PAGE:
Cholesterol is an important building block in the body.
A quarter of the cholesterol is absorbed through food. The larger proportion of fats (lipids) is formed by the human organism itself. The liver in particular is involved in the production of cholesterol as a building block for hormones, bile acid and cell walls. In addition to total cholesterol, a distinction is made between the forms HDL and LDL, which consist of cholesterol, protein and fat molecules. They are called lipoproteins. An increase in cholesterol levels leads to calcification of the blood vessels (arteriosclerosis), which may result in a heart attack, stroke, circulatory disorders of the legs and brain. To determine the risk of arteriosclerosis, blood cholesterol levels are tested. These values can be subject to daily and seasonal fluctuations. A balanced diet low in cholesterol with plenty of omega-3 fatty acids (olive oil, fish), plenty of fresh vegetables, enough exercise, a reduction in body weight, avoiding nicotine and alcohol can prevent cardiovascular disease by lowering cholesterol levels.
Compared to total cholesterol, the determination of HDL and LDL is more meaningful.HDL cholesterol (high-density lipoprotein cholesterol) transports excess cholesterol from the blood vessels back to the liver. Here it is converted into bile acid and excreted via the bile. This return is vital for the body. The function of HDL is thought to have a protective effect on the blood vessels and keeps cholesterol metabolism in balance. Low-density lipoprotein cholesterol (LDL) is colloquially known as "bad cholesterol." It is responsible for transporting essential cholesterol from the liver to the various body tissues. If there is too much LDL in the blood, so-called plaques can be deposited on the walls of the blood vessels, which contain inflammatory cells as well as fats. If there are tears in the plaque surface, the area is immediately closed off by the blood platelets (thrombocytes). A heart attack occurs when there is complete occlusion of the coronary arteries. Increased cholesterol levels can occur with diabetes, obesity, specific liver diseases, and hypothyroidism. In rare cases, the cause is congenital disorders of lipid metabolism. If there is severe liver damage, malnutrition or hyperthyroidism, the cholesterol level is lowered.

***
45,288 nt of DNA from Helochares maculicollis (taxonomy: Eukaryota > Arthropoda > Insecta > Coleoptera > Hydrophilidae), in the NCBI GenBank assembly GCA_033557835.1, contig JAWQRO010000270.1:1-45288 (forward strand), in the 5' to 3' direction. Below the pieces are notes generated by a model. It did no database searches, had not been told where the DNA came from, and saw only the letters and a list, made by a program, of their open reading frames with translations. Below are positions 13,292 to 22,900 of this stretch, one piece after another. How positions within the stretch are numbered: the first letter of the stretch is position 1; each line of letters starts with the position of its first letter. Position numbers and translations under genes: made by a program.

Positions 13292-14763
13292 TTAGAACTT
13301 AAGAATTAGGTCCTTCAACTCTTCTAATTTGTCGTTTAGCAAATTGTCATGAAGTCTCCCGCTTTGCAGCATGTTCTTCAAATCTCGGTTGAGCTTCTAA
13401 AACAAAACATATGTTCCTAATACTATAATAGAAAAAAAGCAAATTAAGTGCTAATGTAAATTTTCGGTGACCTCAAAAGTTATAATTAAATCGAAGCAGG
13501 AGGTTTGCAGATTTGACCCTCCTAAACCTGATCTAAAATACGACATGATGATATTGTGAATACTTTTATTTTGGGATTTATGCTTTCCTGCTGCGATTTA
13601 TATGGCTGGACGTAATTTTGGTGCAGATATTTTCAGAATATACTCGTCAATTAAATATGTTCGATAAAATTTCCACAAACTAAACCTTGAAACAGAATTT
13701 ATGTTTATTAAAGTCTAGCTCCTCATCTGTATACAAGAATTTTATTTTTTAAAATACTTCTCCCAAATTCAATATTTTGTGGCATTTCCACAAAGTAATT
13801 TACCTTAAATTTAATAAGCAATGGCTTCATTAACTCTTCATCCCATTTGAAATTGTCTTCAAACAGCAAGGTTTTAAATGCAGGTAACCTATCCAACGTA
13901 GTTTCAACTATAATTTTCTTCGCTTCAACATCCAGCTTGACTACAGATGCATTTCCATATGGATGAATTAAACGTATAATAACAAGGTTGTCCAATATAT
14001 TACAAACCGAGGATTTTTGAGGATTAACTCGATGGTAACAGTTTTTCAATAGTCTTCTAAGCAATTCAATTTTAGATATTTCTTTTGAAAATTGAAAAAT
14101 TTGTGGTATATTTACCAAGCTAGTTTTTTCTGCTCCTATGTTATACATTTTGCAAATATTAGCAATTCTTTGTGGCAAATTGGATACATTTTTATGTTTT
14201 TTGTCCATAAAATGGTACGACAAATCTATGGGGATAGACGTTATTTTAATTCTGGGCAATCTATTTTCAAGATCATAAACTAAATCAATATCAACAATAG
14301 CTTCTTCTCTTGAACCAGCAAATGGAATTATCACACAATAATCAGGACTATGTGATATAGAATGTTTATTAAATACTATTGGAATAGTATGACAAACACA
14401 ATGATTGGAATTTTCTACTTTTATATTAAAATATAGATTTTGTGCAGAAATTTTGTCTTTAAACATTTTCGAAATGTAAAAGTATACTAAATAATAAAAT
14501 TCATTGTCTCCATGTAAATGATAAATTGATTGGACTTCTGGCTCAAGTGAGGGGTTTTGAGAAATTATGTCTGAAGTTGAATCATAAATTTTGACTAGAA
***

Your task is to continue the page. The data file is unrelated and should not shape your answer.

The cholesterol test:
200 mg/dl should not exceed the total cholesterol in the blood. HDL is considered to be above 40 mg/dl. If the value is below this normal range, an increased risk of arteriosclerosis must be assumed. Up to 160 mg/dl is considered normal for LDL. A cholesterol test can be performed easily, without a doctor's appointment and at any time at home. Blood from the fingertip is required for the test. The sampling site must be disinfected beforehand. A lancet is used for the puncture. The blood should come out of the puncture site on its own so as not to falsify the measurement results. Disposable test strips are used for measurement. Studies have shown that the simple blood test proves to be correct 99 percent of the time. Measuring devices usually require rechargeable batteries or batteries. They are handy and can be used on the move.